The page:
Gr 5-7-Chris has relied on his best friend, Finn, to protect him from the school bully. Unfortunately, Finn won't be going to his high school and Andrew Aldie will. As if Chris doesn't have enough to worry about, his parents and Finn's father decide to fight Mr. Aldie's proposal to provide jobs by operating a gravel pit near their property. Much of the novel dwells on Chris's worries, but he comes across as a whiner and elicits little sympathy. Andrew is the stock misunderstood bully with a good heart, and a gratuitous act of violence against him at the end of the novel seems out of place. Finn is unchanged throughout the story. Dunlop effectively makes her point that in the environment versus jobs battle, there are no good guys and bad guys, just real people with good qualities and bad. Unlike the children, the adult characters are well rounded and believable. Mr. Aldie is not an evil money monger, and Chris and Finn's parents are not perfect do-gooders. Unfortunately, the apropos message is not enough to carry the story.-Cheri Estes, Dorchester Road Regional Library, Charleston, SC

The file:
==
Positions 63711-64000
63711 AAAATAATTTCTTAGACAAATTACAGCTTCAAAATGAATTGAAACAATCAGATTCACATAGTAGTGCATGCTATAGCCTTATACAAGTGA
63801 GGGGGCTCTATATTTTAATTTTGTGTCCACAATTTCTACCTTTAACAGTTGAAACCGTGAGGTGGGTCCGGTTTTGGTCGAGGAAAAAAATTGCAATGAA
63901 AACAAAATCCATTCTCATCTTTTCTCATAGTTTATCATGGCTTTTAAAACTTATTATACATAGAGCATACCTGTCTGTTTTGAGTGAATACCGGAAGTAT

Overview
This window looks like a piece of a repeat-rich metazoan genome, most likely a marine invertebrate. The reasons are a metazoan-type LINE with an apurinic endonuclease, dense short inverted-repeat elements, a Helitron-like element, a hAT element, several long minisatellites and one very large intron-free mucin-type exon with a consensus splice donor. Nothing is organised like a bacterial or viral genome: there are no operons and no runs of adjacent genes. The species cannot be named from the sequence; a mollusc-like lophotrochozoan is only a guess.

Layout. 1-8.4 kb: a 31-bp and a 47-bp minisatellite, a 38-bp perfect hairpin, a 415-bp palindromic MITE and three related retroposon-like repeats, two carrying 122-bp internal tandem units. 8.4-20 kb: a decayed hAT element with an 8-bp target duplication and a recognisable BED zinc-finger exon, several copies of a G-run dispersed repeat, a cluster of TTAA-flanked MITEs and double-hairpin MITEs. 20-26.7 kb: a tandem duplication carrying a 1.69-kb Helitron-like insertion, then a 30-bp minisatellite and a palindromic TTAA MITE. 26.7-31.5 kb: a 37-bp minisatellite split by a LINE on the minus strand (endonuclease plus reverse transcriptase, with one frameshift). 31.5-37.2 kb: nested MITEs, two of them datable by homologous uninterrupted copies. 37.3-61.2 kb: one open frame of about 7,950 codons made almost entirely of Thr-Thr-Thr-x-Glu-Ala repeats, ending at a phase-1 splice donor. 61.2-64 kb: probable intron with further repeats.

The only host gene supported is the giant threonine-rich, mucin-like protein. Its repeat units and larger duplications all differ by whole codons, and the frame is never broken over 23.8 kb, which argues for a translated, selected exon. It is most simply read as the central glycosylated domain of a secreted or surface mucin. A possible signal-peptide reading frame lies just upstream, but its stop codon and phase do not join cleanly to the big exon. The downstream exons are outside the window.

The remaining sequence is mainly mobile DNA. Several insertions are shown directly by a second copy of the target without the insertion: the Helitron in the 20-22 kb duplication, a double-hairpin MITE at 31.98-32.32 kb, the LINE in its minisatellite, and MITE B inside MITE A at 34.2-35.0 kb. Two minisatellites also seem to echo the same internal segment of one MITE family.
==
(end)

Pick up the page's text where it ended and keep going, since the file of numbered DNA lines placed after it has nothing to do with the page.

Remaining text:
For Chris Cooper, a 12-year-old with a learning disability, life at his new school becomes a nightmare, thanks to bully Andrew Aldie. Luckily, Chris' friend Finn Lochlan comes to his rescue. Then Andrew's father requests a permit for a gravel pit on what the locals call the Roman field, promising 150 new jobs to the economically stagnant area. The community is divided. The Lochlans and the Coopers fear the pit will destroy the local environment and their farms. Chris and Finn dig in the field, hoping to find some Roman artifacts that would save the land; they accept Andrew's offer of help, feeling it is safer to have him with them, especially since they're digging on his father's land. When a town meeting results in an ugly clash and Chris finds some planted Roman coins, the boys begin to see the depth of the complicated situation. What happens when people take things into their own hands is a powerful lesson. Understanding the feelings on both sides is another. This English import, an impressive study in characterization and plotting, targets complex issues that offer much food for thought.